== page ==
• Cash = $5,500 (+2000)
  • Stocks CDN =$97,200 (-500)
  • Stocks US = $70,000 (-2700)
  • RRSP = $63,000 (+300)
  • MICs = $15,800
  • Home = $263,000 (+4000)
  • Farms = $411,000
  • Debts: = $498,400 total (-3500)
  • Mortgage = $190,500 (-400)
  • Farm Loans = $197,400 (-500)
  • Margin Loan CDN = $29,500 (-1000)
  • Margin Loan US = $31,000 (+200)
  • TD Line of Credit = $22,000  (-1000)
  • CIBC Line of Credit = $10,000
  • HELOC = $18,000 (-200)
  • RRSP Loans = $0 (-600)

*Total Net Worth = $427,100 (+$6,600 / +1.57%)
All numbers above are in $CDN. Conversion rate used: 1.00 CAD = 0.71 USD

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Jan 042016

No Santa Clause Rally

The economy is struggling. The bad news is my net worth dropped a little in the last month of the year. But the good news is it still managed to climb higher overall in 2015, so that’s a relief. :)

*Side Incomes:

  • Part-Time Work = $1100
  • Dividends = $600
  • Interest = $200
*Discretionary Spending:
  • Fun = $900 (holiday shopping)
  • Debt Interest = $1400

*Net Worth: (MoM)15-11-networthiq_chart

  • Assets: = $922,400 total (-1,000)
  • Cash = $3,500 (+1000)
  • Stocks CDN =$97,700 (-4100)
  • Stocks US = $72,700 (+800)
  • RRSP = $62,700 (+1300)
  • MICs = $15,800
  • Home = $259,000
  • Farms = $411,000
  • Debts: = $501,900 total (-100)
  • Mortgage = $190,900 (-400)
  • Farm Loans = $197,900 (-400)
  • Margin Loan CDN = $30,500
  • Margin Loan US = $30,800 (+1800)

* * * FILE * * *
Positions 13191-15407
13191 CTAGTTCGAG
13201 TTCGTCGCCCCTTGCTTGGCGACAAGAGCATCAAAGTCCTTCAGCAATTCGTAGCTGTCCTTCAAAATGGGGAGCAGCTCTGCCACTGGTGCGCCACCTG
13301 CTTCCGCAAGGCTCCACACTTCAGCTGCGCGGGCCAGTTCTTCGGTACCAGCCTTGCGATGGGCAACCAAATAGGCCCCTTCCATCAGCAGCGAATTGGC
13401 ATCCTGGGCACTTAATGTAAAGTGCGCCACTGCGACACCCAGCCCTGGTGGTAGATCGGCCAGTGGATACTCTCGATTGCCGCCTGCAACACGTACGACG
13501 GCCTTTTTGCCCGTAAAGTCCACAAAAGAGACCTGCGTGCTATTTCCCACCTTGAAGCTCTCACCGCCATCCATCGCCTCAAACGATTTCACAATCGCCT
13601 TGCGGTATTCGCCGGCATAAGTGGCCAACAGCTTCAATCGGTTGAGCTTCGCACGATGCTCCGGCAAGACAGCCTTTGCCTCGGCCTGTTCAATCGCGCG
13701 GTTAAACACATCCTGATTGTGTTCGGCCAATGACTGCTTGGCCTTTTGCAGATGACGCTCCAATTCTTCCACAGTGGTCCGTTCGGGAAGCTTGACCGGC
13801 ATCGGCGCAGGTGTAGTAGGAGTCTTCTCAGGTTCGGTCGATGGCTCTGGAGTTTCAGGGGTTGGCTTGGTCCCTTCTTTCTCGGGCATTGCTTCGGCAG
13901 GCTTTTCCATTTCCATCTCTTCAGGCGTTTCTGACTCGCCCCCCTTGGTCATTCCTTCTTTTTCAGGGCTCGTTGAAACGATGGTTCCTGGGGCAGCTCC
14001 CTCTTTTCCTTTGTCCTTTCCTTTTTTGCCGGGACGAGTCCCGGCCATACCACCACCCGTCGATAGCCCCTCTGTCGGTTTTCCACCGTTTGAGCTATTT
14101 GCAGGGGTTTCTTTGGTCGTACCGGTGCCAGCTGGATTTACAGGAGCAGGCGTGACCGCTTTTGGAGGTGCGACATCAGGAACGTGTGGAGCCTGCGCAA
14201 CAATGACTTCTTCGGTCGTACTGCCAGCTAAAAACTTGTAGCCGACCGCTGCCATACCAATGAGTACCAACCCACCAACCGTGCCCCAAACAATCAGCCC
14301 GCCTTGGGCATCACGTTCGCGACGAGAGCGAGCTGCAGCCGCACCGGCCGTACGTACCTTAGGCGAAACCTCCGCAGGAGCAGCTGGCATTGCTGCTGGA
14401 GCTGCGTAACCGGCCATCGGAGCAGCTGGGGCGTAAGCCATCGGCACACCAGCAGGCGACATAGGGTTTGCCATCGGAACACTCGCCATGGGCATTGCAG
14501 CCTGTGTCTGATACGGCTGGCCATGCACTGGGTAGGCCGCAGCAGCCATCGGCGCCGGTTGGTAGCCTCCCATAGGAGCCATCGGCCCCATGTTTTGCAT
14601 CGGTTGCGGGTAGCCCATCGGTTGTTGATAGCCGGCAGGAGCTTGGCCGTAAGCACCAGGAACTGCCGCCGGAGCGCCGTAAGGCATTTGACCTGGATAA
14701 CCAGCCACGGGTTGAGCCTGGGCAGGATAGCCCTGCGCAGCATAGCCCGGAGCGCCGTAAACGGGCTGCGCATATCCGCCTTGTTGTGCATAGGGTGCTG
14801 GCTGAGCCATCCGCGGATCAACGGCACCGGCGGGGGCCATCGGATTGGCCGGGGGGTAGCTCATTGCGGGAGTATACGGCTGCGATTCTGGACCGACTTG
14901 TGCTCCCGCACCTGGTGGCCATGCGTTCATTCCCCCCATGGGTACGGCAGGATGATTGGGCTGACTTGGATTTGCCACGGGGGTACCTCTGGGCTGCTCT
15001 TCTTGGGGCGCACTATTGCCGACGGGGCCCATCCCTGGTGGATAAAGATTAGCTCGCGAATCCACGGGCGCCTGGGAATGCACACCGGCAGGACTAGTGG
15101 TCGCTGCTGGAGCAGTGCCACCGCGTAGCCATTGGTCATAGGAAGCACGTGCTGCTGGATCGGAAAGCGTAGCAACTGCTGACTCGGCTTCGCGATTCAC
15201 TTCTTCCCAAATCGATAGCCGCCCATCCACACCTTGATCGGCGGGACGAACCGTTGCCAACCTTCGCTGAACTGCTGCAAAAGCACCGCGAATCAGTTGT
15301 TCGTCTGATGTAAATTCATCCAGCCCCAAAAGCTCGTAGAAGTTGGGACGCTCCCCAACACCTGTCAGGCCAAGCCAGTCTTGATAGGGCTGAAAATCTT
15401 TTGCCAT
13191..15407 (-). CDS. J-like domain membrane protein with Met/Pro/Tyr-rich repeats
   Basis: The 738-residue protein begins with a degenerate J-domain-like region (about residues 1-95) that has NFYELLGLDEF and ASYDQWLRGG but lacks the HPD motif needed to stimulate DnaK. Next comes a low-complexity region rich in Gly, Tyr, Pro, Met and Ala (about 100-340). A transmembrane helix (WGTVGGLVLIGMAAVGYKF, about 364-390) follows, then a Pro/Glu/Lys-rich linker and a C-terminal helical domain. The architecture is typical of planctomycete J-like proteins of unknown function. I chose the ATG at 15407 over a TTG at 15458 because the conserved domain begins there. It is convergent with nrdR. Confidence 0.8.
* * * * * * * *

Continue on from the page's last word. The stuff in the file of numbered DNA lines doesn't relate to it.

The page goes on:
• TD Line of Credit = $23,000  (-500)
  • CIBC Line of Credit = $10,000
  • HELOC = $18,200
  • RRSP Loans = $600 (-600)

*Total Net Worth = $420,500 (-$900 / -0.21%)
All numbers above are in $CDN. Conversion rate used: 1.00 CAD = 0.72 USD

Using OPM To Get Ahead Financially

It’s easy for the rich to make more money because they already have a lot of productive financial assets. Since I don’t have that level of wealth yet I choose to use other people’s money (OPM) in order to acquire those same productive assets for myself, without having to save a huge amount of money first. This allows me to potentially shorten the number of years it would take to become a millionaire.

Since using OPM is risky, I only buy assets that have a high probability of generating long-term, profitable gains. Most loans will be paid back using regularly scheduled payments so the debt will eventually take care of itself. 😀 Since this blog finally has some history we can see how effective this leverage strategy can be. Below is a look at my net worth over the past 6 years. Feel free to dig through the blog archives for more info.

Dec 2015Dec 2014Dec 2013Dec 2012Dec 2011Dec 2010